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Richard B. Matheson

Richard B. Matheson

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Also Known As: Richard B. Matheson, Richard Burton Matheson Died:
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Over a career that spanned more than six decades and encompassed the mediums of literature, film and television, writer Richard Matheson crafted classic tales of horror, science fiction and fantasy. After making a deal to write the screen adaptation of his novel for "The Incredible Shrinking Man" (1957), he quickly made a name for himself working on a cycle of Edgar Allan Poe films with director Roger Corman and as a contributing writer on Rod Serling's "The Twilight Zone" (CBS, 1959-1964). Matheson later teamed with future film giant Steven Spielberg for the first time on the TV movie "Duel" (ABC, 1971). Other television triumphs included the screenplay for the influential "The Night Stalker" (ABC, 1972), an acclaimed interpretation of "Bram Stoker's Dracula" (CBS, 1974), and the cult-classic "Trilogy of Terror" (ABC, 1975). His fiction work proved to be a nearly inexhaustible well of inspiration in Hollywood, as exemplified by feature films such as the time-traveling romance "Somewhere in Time" (1980), the supernatural murder mystery "Stir of Echoes" (1999), and "I Am Legend" (2007), the third big-screen adaptation of his novella of the same name. Uncomfortable with the term "genre writer,"...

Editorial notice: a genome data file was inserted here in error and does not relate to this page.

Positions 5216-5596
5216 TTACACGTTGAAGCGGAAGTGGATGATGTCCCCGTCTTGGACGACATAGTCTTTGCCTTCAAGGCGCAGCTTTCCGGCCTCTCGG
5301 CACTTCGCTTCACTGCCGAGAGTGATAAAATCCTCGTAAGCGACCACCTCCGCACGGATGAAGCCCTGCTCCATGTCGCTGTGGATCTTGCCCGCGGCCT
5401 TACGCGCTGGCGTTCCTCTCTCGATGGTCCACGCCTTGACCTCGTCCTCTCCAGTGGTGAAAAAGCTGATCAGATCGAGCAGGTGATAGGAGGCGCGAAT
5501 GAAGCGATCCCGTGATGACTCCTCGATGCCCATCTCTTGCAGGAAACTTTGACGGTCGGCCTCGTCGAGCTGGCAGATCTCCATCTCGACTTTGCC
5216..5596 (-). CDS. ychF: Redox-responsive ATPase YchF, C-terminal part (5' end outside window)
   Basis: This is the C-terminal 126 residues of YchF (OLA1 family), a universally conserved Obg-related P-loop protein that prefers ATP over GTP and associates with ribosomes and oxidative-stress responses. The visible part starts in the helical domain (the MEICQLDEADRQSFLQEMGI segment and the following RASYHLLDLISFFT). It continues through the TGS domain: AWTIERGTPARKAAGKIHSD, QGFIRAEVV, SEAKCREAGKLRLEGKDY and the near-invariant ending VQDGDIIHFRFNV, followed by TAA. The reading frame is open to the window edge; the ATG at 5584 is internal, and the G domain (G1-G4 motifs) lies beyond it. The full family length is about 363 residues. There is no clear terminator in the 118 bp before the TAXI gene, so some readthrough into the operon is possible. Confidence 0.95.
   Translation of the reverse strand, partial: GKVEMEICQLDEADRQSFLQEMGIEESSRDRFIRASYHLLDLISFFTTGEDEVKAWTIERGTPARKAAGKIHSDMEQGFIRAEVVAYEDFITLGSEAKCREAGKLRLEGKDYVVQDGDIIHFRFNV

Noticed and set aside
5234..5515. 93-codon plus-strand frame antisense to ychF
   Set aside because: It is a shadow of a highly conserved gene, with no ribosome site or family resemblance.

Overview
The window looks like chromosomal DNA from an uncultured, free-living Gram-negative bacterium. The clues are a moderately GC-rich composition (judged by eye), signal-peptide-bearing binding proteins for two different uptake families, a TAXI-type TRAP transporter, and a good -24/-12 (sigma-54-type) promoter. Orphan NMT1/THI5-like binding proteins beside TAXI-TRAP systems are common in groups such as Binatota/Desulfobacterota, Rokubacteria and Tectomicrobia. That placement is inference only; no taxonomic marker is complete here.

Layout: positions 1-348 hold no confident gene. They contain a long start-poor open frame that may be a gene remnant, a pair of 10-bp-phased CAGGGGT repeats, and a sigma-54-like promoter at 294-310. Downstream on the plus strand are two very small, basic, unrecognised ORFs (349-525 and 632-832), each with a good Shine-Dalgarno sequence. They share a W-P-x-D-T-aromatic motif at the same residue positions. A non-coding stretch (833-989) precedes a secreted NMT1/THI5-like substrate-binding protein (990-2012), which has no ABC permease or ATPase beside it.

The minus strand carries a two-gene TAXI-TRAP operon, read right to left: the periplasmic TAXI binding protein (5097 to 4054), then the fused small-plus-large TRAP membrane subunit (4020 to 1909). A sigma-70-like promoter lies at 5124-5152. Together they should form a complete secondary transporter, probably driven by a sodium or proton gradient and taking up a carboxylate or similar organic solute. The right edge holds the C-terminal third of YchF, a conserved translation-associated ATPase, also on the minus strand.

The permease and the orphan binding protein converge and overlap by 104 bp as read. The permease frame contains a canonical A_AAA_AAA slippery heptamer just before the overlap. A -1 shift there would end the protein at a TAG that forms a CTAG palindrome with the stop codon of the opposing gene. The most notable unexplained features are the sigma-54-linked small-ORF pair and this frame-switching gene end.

Over a career that spanned more than six decades and encompassed the mediums of literature, film and television, writer Richard Matheson crafted classic tales of horror, science fiction and fantasy. After making a deal to write the screen adaptation of his novel for "The Incredible Shrinking Man" (1957), he quickly made a name for himself working on a cycle of Edgar Allan Poe films with director Roger Corman and as a contributing writer on Rod Serling's "The Twilight Zone" (CBS, 1959-1964). Matheson later teamed with future film giant Steven Spielberg for the first time on the TV movie "Duel" (ABC, 1971). Other television triumphs included the screenplay for the influential "The Night Stalker" (ABC, 1972), an acclaimed interpretation of "Bram Stoker's Dracula" (CBS, 1974), and the cult-classic "Trilogy of Terror" (ABC, 1975). His fiction work proved to be a nearly inexhaustible well of inspiration in Hollywood, as exemplified by feature films such as the time-traveling romance "Somewhere in Time" (1980), the supernatural murder mystery "Stir of Echoes" (1999), and "I Am Legend" (2007), the third big-screen adaptation of his novella of the same name. Uncomfortable with the term "genre writer," Matheson, a member of the Science Fiction Hall of Fame, was nonetheless responsible for sparking the imaginations of readers, audiences and generations of filmmakers with stories that never failed to deliver on the fantastic. He died in 2013, with his influence apparent in countless modern interpretations of horror and science fiction.

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